The great bureaucracy cull has begun once again. The season opens typically about a year before a general election – when the opposition declares it will boost frontline spending by slashing the central departments the government has let grow fat through a mixture of incompetence and inattention.
The coalition claimed its reforms were paid for in part by the abolition of the strategic health authorities, a purge of arm’s-length bodies and the slimming down of the Department of Health. This week Labour declared it will find £100m more for primary care by reducing spending on the bureaucracy associated with competition regulations and reviewing the budgets of Monitor, the NHS Trust Development Authority and commissioning support units. It is unlikely to be the last pledge so financed.
‘With the genie out of the bottle, it is unlikely the scrapping of the competition regulations can force it all the way back in again.’
This tactic always gets a good reception. Few will go into bat for bureaucrats – they have plenty of enemies in the press, public and local commissioners and providers. However, it is an approach with a poor record of delivering savings.
When push comes to shove the supposedly unnecessary roles are often required after all; others involve fulfilling commitments that cannot quickly be dispensed with; and then the redundancy bill turns up and everyone starts to looks for something for these supposedly superfluous people to do – witness the birth of CSUs.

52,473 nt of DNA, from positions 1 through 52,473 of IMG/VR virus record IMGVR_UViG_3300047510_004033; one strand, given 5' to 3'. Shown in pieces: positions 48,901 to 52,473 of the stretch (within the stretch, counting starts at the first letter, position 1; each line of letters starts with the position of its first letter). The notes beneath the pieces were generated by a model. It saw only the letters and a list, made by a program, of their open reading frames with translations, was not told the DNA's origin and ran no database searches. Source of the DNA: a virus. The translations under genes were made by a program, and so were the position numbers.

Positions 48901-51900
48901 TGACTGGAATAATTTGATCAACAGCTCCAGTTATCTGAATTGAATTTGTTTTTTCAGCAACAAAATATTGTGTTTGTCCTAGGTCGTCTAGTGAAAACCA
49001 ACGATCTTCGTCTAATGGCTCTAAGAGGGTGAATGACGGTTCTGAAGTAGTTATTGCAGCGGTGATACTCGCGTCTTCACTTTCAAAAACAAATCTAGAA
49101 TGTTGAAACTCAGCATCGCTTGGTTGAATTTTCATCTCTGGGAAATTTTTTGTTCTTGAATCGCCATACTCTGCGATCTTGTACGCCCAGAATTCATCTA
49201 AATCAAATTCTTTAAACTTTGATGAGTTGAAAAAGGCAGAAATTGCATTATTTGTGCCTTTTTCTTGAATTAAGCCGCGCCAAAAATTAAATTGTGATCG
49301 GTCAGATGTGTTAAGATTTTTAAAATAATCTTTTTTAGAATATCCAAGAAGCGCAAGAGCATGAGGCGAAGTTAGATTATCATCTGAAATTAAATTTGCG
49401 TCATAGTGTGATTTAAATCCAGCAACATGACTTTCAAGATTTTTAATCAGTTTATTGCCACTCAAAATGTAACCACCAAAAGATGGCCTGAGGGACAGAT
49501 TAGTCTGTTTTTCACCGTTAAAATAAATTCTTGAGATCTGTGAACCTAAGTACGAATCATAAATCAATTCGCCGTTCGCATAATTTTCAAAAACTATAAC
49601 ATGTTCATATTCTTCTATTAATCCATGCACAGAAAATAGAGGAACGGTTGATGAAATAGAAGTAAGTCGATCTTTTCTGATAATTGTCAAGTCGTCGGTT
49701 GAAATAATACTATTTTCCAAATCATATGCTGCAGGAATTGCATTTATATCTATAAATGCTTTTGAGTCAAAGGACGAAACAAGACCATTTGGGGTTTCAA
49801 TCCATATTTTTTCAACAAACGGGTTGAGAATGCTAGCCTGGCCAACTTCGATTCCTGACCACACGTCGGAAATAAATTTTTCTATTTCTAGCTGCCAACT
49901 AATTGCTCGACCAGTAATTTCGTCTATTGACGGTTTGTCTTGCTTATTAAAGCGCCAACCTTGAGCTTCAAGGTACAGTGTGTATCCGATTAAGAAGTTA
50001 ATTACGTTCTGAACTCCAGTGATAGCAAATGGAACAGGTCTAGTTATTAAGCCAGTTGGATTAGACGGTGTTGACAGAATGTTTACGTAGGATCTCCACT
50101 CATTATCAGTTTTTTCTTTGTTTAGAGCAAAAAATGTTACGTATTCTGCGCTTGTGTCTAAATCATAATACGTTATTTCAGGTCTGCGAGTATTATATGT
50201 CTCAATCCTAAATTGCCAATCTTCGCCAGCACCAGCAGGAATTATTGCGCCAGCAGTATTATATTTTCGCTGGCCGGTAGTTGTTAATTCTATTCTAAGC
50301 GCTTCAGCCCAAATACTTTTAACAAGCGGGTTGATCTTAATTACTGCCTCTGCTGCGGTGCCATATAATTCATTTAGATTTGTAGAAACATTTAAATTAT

This is not to say Labour’s position is without merit. HSJ has reported on the rapidly growing budgets of all the regulators and the press notice accompanying Ed Miliband’s speech cited our research showing many commissioners felt forced into competitive activity by the new regulations against their will. But…
The view – far from definitive, admittedly – of government policymakers was that the competition elements of the Health Act largely formalised commissioners’ existing requirements. There is no doubt the reforms highlighted the use of competition and sent many scurrying for legal advice. But with the genie out of the bottle, it is unlikely the scrapping of the competition regulations can force it all the way back in again.
‘The need to find more money for the NHS is pressing, but it needs careful planning and is likely to involve harder choices than sacking bureaucrats’
Monitor and the TDA’s budgets are growing largely because of the increased role they are expected to play in sorting out regional and local issues and overseeing the delivery of DH policies – such as this winter’s funding for emergency care. Expect this work to increase as Simon Stevens makes it clear to the health secretary that he believes NHS England is a commissioning body, not another system manager.
Labour also declared it is “consulting with the sector on how to release even larger savings from the new set of organisations… including by addressing potential duplication of responsibilities and further reducing bureaucracy”.
Good for Labour. But the party should be aware that when Andrew Lansley asked similar questions he heard endless complaints about the overweening DH and SHAs and took the seemingly appropriate action when he got into power. The result was many of the same complainants rueing a vacuum in system leadership and the resulting mission creep for the TDA and Monitor.
There are savings to be had. Central bodies should have to face the same efficiencies as local organisations and HSJ has long argued that the Heath Robinson genesis of the government’s reforms has created a structure whose need for reform is inherent.
But we would caution against banking any significant savings from the reorganisation of central functions and assuming the proceeds can be diverted to worthy causes like increased primary care spending. The need to find more money for the NHS is pressing, but – as we argued last week – it needs careful planning and is likely to involve harder choices than sacking bureaucrats.